May 1, 2013, by Harry Cocks

Angry white men?

Have you ever wondered why the political beneficiaries of the current crisis tend to be right-wing populist parties such as UKIP in Britain, the Tea Party in America, or the Five Star movement in Italy?  With UKIP now contesting 73 % of seats in the local council elections in Britain on the 2nd May, as opposed to 25% in 2009, and making advances in almost every poll you care to mention, it might seem that economic difficulties naturally lend themselves to ‘none of the above’ conservative populism led by a kind of anti-politician like Nigel Farage or Beppe Grillo. However, a new article by Dr Joe Merton, a specialist on post-war America here in the History Department, shows that this is not always the case.  He even offers some hope, and perhaps even a model, for the liberal left.

As Dr Merton argues, the success of conservative populism often has a racial element – evidence of which is the centrality of immigration in UKIP’s platform.  This was especially true in the US during the late 1970s – a time of similar economic uncertainty and political paralysis.  At that time, they key manifestation of this conservative racial populism was the development of a cultural politics of ‘white ethnic’ difference, disadvantage, and racial grievance amongst the white working class. Angry about rising crime and taxes, spiralling welfare rolls, and what they thought of as the appeasement of black and minority groups, whites mobilised around their cultural resentments to form an integral part of Richard Nixon’s ‘Silent Majority’ or the ‘Reagan Democrats’ of the 1980s.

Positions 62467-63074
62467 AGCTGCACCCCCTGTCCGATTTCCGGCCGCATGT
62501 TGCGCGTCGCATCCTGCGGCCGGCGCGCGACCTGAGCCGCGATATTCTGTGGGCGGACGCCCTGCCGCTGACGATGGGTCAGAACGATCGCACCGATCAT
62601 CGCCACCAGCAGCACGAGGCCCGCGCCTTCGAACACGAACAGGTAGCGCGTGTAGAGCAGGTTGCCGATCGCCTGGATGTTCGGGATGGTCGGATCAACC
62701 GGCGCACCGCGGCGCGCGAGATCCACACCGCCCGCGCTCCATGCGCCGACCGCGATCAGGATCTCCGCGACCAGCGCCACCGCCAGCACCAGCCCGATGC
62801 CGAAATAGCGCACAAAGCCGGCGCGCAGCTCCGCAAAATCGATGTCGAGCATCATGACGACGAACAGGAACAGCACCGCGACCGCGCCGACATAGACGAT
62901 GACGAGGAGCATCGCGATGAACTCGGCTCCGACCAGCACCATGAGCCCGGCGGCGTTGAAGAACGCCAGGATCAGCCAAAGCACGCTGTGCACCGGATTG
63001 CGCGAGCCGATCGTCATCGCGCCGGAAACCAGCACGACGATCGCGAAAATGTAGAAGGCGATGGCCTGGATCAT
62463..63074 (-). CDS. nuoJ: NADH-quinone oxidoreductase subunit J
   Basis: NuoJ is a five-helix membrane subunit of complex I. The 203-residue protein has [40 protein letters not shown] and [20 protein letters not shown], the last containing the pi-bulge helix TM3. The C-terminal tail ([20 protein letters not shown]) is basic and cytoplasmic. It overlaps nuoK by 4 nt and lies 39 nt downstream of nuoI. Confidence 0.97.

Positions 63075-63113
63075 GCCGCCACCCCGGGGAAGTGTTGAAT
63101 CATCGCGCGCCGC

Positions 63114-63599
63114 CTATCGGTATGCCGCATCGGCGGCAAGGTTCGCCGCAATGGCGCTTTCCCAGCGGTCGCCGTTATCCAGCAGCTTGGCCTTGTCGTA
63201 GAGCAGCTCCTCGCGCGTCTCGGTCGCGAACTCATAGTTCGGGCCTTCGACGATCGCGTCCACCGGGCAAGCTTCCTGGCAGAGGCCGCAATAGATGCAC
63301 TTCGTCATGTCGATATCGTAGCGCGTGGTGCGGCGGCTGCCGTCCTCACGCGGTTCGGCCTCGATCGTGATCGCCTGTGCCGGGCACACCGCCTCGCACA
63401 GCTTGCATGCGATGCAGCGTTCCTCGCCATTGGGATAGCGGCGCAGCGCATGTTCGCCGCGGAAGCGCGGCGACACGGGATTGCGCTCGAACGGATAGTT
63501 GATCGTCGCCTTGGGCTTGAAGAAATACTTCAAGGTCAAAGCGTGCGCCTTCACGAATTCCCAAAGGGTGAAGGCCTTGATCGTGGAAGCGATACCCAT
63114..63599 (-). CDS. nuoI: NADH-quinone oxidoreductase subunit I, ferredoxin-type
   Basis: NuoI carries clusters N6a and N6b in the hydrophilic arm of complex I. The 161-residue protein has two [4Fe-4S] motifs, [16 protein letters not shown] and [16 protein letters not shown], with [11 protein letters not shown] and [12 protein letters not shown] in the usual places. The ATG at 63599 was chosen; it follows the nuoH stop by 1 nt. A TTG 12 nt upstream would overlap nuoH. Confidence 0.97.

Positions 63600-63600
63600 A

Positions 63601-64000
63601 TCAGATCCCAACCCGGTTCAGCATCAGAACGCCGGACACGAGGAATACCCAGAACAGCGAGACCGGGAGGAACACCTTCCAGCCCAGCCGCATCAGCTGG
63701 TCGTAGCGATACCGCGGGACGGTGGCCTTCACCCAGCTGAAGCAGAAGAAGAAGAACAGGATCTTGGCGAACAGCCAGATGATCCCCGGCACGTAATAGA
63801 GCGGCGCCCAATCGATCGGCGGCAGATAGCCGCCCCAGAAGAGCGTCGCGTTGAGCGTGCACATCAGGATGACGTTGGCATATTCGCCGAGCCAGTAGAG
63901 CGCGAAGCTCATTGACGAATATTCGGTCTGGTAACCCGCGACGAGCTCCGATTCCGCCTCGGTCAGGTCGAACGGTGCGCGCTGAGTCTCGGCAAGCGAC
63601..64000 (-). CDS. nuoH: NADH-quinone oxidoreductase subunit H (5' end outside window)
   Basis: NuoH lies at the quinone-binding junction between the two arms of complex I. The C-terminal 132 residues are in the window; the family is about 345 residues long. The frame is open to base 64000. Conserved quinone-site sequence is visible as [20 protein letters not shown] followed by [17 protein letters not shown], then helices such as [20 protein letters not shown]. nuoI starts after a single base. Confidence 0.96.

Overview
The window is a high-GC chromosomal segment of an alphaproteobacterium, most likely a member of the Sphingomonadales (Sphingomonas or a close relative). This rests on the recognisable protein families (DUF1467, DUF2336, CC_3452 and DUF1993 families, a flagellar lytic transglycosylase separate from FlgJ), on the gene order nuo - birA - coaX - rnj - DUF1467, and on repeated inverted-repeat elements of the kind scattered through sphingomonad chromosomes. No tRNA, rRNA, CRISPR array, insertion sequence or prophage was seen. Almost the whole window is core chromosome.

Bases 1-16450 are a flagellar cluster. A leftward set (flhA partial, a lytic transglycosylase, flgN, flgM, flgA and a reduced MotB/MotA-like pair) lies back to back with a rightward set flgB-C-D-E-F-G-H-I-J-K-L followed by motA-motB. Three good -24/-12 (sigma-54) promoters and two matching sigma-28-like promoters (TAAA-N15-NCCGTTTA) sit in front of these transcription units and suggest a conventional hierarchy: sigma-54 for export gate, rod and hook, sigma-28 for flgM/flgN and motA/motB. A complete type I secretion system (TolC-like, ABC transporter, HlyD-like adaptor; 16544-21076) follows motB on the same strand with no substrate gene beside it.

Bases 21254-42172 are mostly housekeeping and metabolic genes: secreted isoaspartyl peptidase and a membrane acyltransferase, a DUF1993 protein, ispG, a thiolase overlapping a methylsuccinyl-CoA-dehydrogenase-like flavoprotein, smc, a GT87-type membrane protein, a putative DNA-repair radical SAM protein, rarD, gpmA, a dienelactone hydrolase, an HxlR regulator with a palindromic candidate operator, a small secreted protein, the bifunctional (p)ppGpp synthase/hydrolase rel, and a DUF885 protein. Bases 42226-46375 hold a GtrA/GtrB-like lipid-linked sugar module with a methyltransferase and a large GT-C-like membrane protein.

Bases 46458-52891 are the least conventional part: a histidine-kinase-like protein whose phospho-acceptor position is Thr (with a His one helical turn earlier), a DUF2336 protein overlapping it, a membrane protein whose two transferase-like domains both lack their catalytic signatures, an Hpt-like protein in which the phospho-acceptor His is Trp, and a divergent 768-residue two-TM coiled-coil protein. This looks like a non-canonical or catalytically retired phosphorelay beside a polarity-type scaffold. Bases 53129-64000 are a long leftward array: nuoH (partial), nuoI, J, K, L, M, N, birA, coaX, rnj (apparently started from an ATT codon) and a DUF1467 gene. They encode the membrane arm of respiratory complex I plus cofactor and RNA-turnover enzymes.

But was this an inevitable turn to the right? That is where Dr Merton offers hope for liberals, arguing that conservative populism is not always the default response to a social crisis.  In fact, ‘white ethnic’ identity was employed in a variety of liberal and progressive causes, and the ‘white ethnics’ were not the angry, racist reactionaries that populate liberal nightmares. In cities such as Newark and Cleveland, white activists on the liberal Left developed a “new urban populism” and formed multiracial coalitions to counter urban decline and racial polarisation. One of the most successful of these was Geno Baroni’s National Center for Urban Ethnic Affairs, an organisation that lobbied Presidents and policymakers and shaped public policy in areas such as gender equality, multiculturalism, and urban revitalisation.

Dr Merton says that an aggrieved white working class does not automatically gravitate to right wing politics.  Instead, this group contains the possibility of an ideological alternative.  In the 1970s, an era (much like today in the West) defined by political vacuum and the dithering of mainstream leftist parties, populism retained considerable appeal and utility to liberal as well as conservative causes, and progressive ideas still burned brightly in local politics. Perhaps, given a more effective leadership, the political history of the late twentieth century United States might have turned out rather differently had this brand of white ethnic populism emerged successfully from the 1970s. And perhaps there is a lesson in there for Labour and others on the left in Britain and Europe, one that demands a bolder appeal to these nascent forces.

Joe Merton, “Rethinking the Politics of Ethnicity in 1970s America”

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post by Harry Cocks, Associate Professor of Modern British History




Posted in Politics